Initially, scientists thought that the components of the asteroid belt were once part of a bigger planet that had previously occupied the area between Jupiter and Mars. This hypothesis is no longer popular due to several reasons. The vast quantity of energy necessary to destroy a planet as well as the low mass of the belt, which is just about 4% of the mass of the Moon do not give credence to the explanation. Further, the notable chemical distinctions between the asteroids suggest they were never part of one planet. The hypothesis that is generally accepted today suggests that the fragments never formed a planet. As the solar system was forming, rock and dust in the sun's vicinity were pulled and clumped together by gravity pull to create planetesimals and subsequently planets. Within the territory of the Asteroid Belt planetesimals were greatly perturbed by Jupiter's gravity to successfully form a planet. The asteroids thus continued to orbit the sun with the occasional collisions. In areas where the collisions had high average velocity, the fragmenting of planetesimals dominated over accretion. The asteroids melted to some level during the Solar System's early history, and thus the elements within them were either wholly or partially differentiated by mass. The asteroids have undergone significant evolution from the time of their formation including bombardment by micrometeorites and surface melting from impacts of collisions.

What Is The Asteroid Belt Made Of?

A large number of asteroids are made up of rocks while some of them contain metals elements such as nickel and iron. Other asteroids contain a mixture of these elements together with carbon-rich elements. Distant asteroids may contain more volatiles elements and ice. The belt has three major groups of asteroids. Carbonaceous asteroids which account for more than 75% of the visible asteroids are rich in carbon, and they populate the outer regions of the belt. S-type asteroids are rich in silicate, and they are mainly located towards the belt's inner region. These asteroids contain no significant levels of carbonaceous materials which suggest that they have been altered significantly over time. M-type asteroids constitute about 10% of the belt's asteroids, and they contain iron-nickel and silicate materials. There is also the V-type of asteroids which are rare and are made of basaltic elements. Contrary to popular imagery, the region occupied by the Asteroid Belt is largely empty, and the asteroids are spread over a vast volume of space. Currently, hundreds of thousands of the belt's asteroids have been identified while the total number is projected to be in the millions or even more.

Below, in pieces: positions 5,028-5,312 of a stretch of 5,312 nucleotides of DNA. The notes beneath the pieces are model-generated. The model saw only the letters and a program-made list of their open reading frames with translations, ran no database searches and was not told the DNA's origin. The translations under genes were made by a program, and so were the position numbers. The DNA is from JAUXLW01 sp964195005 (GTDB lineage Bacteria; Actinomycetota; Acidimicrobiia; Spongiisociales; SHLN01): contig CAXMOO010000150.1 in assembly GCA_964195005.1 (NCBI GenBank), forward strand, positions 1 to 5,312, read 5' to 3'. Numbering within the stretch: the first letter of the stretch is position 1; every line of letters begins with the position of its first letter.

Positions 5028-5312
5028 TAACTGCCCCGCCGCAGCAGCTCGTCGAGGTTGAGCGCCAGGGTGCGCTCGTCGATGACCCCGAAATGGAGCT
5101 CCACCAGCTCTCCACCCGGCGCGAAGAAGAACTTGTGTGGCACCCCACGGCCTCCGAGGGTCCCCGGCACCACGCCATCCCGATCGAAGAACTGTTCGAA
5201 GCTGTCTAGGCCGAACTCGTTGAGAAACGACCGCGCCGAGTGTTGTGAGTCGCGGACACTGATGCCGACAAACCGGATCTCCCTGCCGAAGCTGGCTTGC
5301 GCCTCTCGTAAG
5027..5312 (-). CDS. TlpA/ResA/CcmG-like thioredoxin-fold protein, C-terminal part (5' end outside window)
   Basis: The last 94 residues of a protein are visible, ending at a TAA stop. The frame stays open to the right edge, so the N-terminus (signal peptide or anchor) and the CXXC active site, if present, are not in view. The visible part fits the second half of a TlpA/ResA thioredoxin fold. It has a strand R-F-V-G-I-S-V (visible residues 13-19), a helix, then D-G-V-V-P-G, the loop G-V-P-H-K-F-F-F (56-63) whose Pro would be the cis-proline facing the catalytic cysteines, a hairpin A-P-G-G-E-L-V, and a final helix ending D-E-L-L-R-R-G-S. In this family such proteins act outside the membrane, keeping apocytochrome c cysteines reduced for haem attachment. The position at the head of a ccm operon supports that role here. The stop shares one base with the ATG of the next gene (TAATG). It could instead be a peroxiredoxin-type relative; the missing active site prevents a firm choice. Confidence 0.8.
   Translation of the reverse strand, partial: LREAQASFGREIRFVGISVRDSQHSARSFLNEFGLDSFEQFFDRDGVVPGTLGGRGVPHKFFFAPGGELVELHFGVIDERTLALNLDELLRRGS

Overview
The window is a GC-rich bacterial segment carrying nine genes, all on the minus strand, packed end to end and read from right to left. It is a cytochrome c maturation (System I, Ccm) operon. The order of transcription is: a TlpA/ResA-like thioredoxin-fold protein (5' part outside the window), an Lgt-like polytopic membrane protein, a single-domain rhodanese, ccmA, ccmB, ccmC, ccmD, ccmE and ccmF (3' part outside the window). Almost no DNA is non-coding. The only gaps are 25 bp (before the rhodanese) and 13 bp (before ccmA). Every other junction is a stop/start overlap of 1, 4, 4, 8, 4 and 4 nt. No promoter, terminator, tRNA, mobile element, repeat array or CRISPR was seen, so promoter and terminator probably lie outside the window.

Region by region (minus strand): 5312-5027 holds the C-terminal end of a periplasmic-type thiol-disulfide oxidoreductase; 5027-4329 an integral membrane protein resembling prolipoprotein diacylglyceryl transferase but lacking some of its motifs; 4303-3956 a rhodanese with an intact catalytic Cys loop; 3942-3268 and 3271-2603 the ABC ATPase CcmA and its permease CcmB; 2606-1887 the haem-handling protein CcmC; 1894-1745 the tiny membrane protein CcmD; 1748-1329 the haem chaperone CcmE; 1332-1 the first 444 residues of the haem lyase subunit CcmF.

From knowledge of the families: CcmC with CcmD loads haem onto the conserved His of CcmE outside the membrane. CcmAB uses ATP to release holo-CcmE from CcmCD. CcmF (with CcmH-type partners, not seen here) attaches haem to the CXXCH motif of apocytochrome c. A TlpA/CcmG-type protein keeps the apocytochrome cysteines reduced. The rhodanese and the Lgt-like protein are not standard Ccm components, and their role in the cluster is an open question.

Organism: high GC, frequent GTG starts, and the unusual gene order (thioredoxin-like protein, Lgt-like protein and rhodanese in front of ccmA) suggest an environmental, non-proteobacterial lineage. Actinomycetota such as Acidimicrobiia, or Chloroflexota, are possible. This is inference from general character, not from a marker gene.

How Far Is The Asteroid Belt From The Sun?

The belt’s distance ranges between 2.2 to 3.2 AU away from the Sun. The core cluster of the belt can be subdivided into three zones according to Kirkwood gaps. The gaps are named in honor of Daniel Kirkwood who in 1886 explained the existence of gaps in the asteroids’ distance. Zone I falls between the 4.2 resonance (2.06 AU) to the 3.1 resonance (2.5 AU) Kirkwood gaps. Zone II extends from the edge of the first zone all the way to the 5.2 resonance gap that is 2.82 AU away from the Sun. Zone III continues at the end of the second zone all the way to the 2.1 resonance gap whose distance from the sun is 3.28 AU. The belt's inner boundary consists of asteroids with a radius of 2.06 Au away from the Sun. The temperature of the belt fluctuates with the varying distance from the Sun. The dust elements close to the belt at 2.2 AU have a temperature of -73 degrees Celsius while that of the particles at 3.2 AU is -108 degrees Celsius.